Qualitative Sociology

, Volume 24, Issue 1, pp 83–106

Sticks, Stones and Semantics: The Ivory Tower Bully's Vocabulary of Motives

Article

Abstract

This ethnography focuses on the techniques of normalization used by university professors who are accused by their colleagues of bullying behavior. We examine how the organizational structure and institutional values of the university provide protective coloration for academic intimidation and discourage both the detection and effective labeling of such behavior. In noting that attempts to label bullying behavior frequently fail because the judgments are seen as mere matters of opinion in an environment whose principal currency of exchange is opinion itself, we modify and extend Sykes and Matza's discussion of neutralization techniques to academic settings. While we cannot speak to the presence or absence of guilt feelings on the part of alleged academic bullies, or to whether neutralization techniques successfully assuage such feelings, we can nevertheless discern the operation of these techniques to resist the imputation of unflattering social identities and/or to lay claim to public identities that are highly esteemed within the academy. Moreover, we identify three additional techniques of normalization that are employed by alleged ivory tower bullies: appropriation and inversion, in which accused bullies claim victim status for themselves; evidentiary solipsism, in which alleged bullies portray themselves as uniquely capable of divining and defining the “true” meaning-structure of events; and emotional obfuscation, which takes the form of employing symbols and imagery that are chosen for their perceived ability to elicit an emotional response on the part of an academic audience.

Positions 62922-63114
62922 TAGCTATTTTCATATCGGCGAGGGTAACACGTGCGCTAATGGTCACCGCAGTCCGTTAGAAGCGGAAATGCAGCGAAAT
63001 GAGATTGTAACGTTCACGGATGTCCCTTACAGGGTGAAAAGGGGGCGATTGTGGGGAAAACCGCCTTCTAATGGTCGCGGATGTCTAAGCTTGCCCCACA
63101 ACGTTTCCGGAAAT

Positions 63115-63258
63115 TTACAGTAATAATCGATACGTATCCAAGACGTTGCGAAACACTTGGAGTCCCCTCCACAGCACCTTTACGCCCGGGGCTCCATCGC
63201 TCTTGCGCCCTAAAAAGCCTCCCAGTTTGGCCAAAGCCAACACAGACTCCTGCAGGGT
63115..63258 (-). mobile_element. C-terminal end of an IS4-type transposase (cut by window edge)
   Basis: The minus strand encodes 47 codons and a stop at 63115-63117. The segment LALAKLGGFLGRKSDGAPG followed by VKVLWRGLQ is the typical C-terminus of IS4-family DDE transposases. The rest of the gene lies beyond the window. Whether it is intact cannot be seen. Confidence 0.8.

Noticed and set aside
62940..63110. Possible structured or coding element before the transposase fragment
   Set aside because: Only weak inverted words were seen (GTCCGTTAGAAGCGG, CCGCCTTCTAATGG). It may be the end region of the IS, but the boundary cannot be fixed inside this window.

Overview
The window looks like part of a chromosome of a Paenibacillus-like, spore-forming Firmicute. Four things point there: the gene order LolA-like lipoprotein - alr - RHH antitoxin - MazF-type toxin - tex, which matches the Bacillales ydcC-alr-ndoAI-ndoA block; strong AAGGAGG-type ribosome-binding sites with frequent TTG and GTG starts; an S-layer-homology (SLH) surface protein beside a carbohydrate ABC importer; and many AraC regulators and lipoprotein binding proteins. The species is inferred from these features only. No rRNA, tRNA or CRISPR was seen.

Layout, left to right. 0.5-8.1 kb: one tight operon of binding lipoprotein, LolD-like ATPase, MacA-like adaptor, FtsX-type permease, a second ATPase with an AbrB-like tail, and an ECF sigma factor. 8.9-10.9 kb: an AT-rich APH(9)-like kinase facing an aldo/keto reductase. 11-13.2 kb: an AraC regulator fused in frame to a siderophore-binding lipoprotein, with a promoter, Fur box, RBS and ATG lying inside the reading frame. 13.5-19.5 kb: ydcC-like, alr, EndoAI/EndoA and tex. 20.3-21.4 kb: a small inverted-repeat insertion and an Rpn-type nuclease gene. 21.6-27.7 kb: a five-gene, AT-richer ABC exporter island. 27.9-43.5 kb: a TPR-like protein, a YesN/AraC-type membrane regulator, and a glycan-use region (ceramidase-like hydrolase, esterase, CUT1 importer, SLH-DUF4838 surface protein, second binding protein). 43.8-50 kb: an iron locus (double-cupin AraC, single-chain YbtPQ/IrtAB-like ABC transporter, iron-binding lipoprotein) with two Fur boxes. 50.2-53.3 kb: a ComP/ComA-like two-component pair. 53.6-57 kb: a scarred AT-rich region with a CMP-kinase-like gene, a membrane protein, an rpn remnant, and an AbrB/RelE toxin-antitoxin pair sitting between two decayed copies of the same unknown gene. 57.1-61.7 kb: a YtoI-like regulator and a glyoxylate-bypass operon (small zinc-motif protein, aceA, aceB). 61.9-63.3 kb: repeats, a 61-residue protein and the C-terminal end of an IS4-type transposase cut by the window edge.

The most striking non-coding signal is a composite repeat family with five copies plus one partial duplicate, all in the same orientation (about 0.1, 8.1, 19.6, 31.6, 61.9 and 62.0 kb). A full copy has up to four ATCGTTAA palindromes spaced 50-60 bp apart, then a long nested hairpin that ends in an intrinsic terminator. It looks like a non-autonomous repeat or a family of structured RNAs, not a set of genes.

bullying deviance professors universities neutralization normalization vocabulary of motives accounts 

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Copyright information

© Human Sciences Press, Inc. 2001

Authors and Affiliations

  1. 1.Department of SociologyUniversity of WaterlooWaterloo, OntarioCanada
  2. 2.Department of SociologyUniversity of WaterlooWaterloo, OntarioCanada

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